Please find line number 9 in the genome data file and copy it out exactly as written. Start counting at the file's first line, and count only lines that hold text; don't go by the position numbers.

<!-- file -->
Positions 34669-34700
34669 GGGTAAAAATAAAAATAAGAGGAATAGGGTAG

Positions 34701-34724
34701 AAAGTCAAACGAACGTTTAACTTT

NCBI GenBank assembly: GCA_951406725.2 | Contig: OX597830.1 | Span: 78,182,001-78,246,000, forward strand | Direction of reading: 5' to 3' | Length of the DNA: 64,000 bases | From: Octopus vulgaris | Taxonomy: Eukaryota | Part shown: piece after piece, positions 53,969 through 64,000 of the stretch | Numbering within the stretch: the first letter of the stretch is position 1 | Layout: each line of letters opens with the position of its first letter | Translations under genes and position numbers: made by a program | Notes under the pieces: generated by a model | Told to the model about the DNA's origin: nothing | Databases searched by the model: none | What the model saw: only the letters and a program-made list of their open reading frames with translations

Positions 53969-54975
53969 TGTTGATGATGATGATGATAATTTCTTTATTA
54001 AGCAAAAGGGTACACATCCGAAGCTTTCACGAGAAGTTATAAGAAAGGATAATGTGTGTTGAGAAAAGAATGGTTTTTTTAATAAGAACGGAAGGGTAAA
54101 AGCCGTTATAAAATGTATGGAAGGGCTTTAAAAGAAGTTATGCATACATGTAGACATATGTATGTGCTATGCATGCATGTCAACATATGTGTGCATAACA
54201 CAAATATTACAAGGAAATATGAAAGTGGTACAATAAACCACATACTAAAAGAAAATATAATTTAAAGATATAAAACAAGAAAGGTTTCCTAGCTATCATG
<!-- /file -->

54101 AGCCGTTATAAAATGTATGGAAGGGCTTTAAAAGAAGTTATGCATACATGTAGACATATGTATGTGCTATGCATGCATGTCAACATATGTGTGCATAACA